Going digital with leadership development programmes
Leadership development programmes have a time-honoured format and style that can be hard to replicate online but in the new world of work we are forced to try. This is an opportunity to be innovative whilst remaining effective. Here are some top tips from L&D professionals who’ve already gone virtual with their programmes.
As many are experiencing right now, turning a leadership development programme from conventional format to a virtual one is not an easy process. The result will be different but, if you get it right, it will be significantly better than it ever could be by expecting all participants to be trained in a corporate meeting room. In researching this article, more than 50 HR and training leaders were canvassed for their thoughts and recent experiences in virtual programme delivery, and the result is an invaluable list of ‘must haves’.
You can now go to university without leaving your bedroom. You can do A levels online with an international group of students and never need to walk to school. You can be trained and qualified in many things without moving an inch. You can get transformational coaching and counselling and even medical advice via your computer screen.
It is a more intense and demanding environment, but the result should be top quality content.
We never thought these things were possible until this year, not really. Now we know from everyone’s personal experience what is possible. It is not the same as attending a residential leadership training course, but it is something. In some ways it is better, in other ways worse, but it is definitely more efficient, cost-effective and inclusive. Quite frankly, at the moment it is all we have so it is best to consider virtual leadership development as a really good thing.
It’s not enough to want it to be good, however, it has to really work well for every participant. So, taking into account the feedback from these early days of running such programmes, what are the critical factors for success? In order to find out, we’ve just surveyed 50 HR and training professionals about their experience in this area and found that just over half of them have been delivering virtual programmes already. Here are some of their top tips.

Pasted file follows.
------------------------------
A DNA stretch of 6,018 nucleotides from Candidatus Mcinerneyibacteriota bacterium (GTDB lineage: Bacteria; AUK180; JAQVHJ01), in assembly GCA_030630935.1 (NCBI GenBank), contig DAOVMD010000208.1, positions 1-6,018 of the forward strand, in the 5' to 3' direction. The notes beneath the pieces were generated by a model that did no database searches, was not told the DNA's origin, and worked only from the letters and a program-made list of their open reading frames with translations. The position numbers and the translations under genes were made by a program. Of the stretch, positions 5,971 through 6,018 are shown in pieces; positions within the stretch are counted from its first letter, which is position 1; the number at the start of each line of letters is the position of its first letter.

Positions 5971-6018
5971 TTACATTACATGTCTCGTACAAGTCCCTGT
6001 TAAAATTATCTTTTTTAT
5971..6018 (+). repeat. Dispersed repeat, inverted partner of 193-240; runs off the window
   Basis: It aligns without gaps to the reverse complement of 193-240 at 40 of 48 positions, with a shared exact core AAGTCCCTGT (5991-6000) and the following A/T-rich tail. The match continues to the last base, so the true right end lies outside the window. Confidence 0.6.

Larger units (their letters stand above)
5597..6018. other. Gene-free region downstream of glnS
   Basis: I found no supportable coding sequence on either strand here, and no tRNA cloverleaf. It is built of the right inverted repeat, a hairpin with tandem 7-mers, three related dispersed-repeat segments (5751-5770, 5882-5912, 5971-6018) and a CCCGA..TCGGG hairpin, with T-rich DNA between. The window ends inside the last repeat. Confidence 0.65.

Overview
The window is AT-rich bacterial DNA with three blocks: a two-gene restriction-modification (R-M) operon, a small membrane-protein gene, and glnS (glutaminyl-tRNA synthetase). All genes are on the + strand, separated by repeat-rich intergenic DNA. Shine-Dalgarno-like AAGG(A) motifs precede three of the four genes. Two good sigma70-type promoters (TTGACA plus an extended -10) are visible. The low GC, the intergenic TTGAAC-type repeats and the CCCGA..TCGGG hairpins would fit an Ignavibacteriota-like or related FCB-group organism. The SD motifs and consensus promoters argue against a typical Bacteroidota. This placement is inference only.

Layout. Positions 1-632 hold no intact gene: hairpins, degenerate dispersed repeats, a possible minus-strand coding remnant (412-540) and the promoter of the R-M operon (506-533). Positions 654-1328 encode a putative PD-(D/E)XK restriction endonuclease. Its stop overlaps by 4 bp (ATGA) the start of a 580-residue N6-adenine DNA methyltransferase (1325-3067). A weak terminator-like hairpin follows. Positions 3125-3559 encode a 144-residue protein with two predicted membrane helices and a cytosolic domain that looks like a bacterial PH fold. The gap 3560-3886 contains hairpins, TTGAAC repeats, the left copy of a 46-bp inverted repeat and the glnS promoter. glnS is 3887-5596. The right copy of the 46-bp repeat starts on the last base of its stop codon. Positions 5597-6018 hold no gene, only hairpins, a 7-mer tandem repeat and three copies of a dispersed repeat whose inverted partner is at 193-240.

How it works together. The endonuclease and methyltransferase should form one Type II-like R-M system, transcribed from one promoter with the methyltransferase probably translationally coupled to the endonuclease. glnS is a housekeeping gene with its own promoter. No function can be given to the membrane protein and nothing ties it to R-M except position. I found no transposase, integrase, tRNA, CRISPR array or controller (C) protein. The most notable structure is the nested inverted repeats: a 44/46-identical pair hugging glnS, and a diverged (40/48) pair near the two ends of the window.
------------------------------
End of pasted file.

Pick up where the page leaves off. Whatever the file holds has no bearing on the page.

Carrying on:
1. Design afresh
Start the design with a clean sheet rather than look at transferring a current course online. It will take courage to leave the old format behind, but be brave and know that you can refine it later.
2. Maximise interactivity
Recreate the break-out rooms inventively – ensure you have a ‘getting to know each other’ space, even when delivering the training online so that people get a sense of the ‘coffee break’ chat. You can use polls and quizzes, for example. Ensure you have other facilitators available to assist with this. Specifically, check in with every participant. Incorporate participants’ own physical worlds into your course so they feel connected and included.
3. Manage the energy and engagement
Use bite-sized pieces to ensure you stop when energy wanes, spread the content out over an appropriate period and pick the best time in the day for focused energy. Stop and do something interactive and fun if the energy drops.
4. Focus on the core purpose
You may not be able to cover everything you would normally so prioritise the key messages. Less is more.
5. Build in pre-work and follow-up
This could include sourcing videos, reading for pre-work, or mini assessments. Offer Zoom buddying or mentoring as follow-up support.
6. Cross the bridge to 'normal work'
Build in ways to ensure your training transfers across to real work by using future-focused online development planning and tools such as 360-degree feedback.
7. Present it as something new and not ‘just another webinar’
If you are proud and excited about it then they will be too. Consider how this special development opportunity will make a difference to them and their work.
8. Combine eLearning with virtual training
If you can, this blended approach can work very well. Joining everything up via a package and a competency or values model can be very useful.
9. Build on substance and quality
This is an opportunity to integrate the highest level of expertise you can reach virtually. Even just video clips or brief interviews of world experts can inspire and enhance the credibility of your programme.
10. Refine until you get it right
Be clear that you will not get it right first time. Ask for constructive feedback and build in time to refine and adjust. Experiment and play with the new tools and the new way.
All these factors will drive you to create content at a higher specification than for face-to-face delivery. It will require more preparation and fresh design thinking. Running the programmes will also demand more of you too. It is a more intense and demanding environment, but the result should be top quality content that will build a portfolio of inspirational development pieces available to all.
Interested in this topic? Read Leadership development: mastering leadership for the digital economy.
Elva Ainsworth was born into a family of people-watchers and has cultivated a real love of people pattern spotting. This combination led her to a career in HR after a psychology degree at Bristol University. In HR she enjoyed implementing the brand new psychometrics, as well as designing culture change and personal development tools.